LOS ANGELES (KABC) -- The latest findings from USC Annenberg's Media, Diversity & Social Change Initiative do not bode well for women who want to direct feature films.
"We're really seeing a complete exclusion or an epidemic of invisibility behind the camera," said Dr. Stacy Smith, co-author of the study.
The study analyzed the top 100 movies each year from 2007 to 2016 and found only 4 percent were directed by women. That's a ratio of 24 males to every one female director.
"When you take an intersectional look, you realize that across all those directing opportunities there were only seven women of color - three African American women, three Asian American women and one Latina," Smith said.
Those talented enough to be hired for that first job generally have a long wait for their second.
"There is a 'one and done' phenomenon. About 54 percent of non-black, non-Asian males, only 54 percent only work once. For women of color, 83 percent only work once and about 80 percent of women overall," Smith said.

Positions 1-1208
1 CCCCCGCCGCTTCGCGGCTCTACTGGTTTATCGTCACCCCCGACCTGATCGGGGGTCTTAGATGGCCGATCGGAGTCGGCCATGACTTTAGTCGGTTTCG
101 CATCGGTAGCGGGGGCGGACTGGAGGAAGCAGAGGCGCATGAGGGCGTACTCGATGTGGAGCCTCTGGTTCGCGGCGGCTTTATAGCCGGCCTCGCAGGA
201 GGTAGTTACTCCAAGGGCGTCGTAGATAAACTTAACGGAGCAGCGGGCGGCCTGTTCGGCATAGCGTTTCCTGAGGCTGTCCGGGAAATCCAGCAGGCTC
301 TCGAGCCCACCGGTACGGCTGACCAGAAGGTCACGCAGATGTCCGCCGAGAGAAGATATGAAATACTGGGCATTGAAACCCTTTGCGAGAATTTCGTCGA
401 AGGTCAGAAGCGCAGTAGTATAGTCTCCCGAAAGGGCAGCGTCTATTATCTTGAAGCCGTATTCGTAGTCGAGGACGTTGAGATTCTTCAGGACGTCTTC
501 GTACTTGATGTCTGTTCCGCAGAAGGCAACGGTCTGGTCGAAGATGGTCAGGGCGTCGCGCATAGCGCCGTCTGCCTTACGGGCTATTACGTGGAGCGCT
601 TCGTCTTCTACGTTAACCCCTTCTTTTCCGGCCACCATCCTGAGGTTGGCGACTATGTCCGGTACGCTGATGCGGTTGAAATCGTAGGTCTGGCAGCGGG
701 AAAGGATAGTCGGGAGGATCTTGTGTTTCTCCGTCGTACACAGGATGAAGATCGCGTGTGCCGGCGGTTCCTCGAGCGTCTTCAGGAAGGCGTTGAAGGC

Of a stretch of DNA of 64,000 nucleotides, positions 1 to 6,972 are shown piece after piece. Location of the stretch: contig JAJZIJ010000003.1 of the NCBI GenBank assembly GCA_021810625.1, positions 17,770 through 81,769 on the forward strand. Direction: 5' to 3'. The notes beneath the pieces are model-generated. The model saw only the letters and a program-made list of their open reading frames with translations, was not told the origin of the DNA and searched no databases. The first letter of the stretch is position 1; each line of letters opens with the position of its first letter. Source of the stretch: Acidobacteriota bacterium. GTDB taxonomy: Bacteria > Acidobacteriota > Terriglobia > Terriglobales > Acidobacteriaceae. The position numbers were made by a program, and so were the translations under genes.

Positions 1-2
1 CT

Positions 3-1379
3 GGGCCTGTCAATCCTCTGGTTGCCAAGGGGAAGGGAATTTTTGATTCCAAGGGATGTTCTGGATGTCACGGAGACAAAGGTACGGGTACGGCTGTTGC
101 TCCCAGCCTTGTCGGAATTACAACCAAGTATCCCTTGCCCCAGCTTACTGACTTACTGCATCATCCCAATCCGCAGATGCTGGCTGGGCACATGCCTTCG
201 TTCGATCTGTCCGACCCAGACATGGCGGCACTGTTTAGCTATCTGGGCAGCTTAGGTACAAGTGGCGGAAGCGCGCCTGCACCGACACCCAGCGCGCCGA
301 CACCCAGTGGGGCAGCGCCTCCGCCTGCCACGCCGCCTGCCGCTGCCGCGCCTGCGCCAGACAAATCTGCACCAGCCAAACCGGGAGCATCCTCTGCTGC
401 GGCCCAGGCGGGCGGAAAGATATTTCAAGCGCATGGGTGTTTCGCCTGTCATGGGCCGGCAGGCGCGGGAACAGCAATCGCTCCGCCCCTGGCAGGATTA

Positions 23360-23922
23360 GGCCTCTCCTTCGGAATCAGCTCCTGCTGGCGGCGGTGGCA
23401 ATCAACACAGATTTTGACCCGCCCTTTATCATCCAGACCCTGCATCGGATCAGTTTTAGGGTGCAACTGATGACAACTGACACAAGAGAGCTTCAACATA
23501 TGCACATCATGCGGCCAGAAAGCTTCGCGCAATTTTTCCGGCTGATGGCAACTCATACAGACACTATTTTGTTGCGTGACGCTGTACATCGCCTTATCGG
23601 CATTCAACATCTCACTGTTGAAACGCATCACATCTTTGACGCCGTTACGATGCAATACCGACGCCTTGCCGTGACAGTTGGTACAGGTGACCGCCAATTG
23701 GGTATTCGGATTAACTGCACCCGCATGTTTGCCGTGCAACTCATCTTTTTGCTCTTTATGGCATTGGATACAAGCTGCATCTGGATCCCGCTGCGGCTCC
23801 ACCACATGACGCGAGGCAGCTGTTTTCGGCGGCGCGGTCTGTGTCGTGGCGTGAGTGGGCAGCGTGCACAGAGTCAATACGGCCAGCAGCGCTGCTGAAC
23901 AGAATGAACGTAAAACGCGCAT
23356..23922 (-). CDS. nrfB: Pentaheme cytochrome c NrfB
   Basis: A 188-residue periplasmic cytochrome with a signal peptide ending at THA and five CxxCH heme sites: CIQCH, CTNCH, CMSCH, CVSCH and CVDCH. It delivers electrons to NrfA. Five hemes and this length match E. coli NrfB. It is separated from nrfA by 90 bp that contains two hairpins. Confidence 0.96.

The Annenberg study does offer suggestions to facilitate change, saying those in hiring positions need to be held accountable.
"Your pool has to be diversified, and if you diversify the pool, that is in fact the first step towards diversifying the ranks of your hiring decisions," she said.
Smith said people should be evaluated based on their talent, not the particular identity group they belong to.
"When people are evaluated based on their ideas, their storyboards, their pitches, that's when we'll see some of those numbers change," she said.
Smith said that A-list actors can also help push for change by asking for more inclusion in their contracts. That way, they can see a truer representation of our world on screen and behind the camera.
Women grossly underrepresented in director's chair, USC study finds
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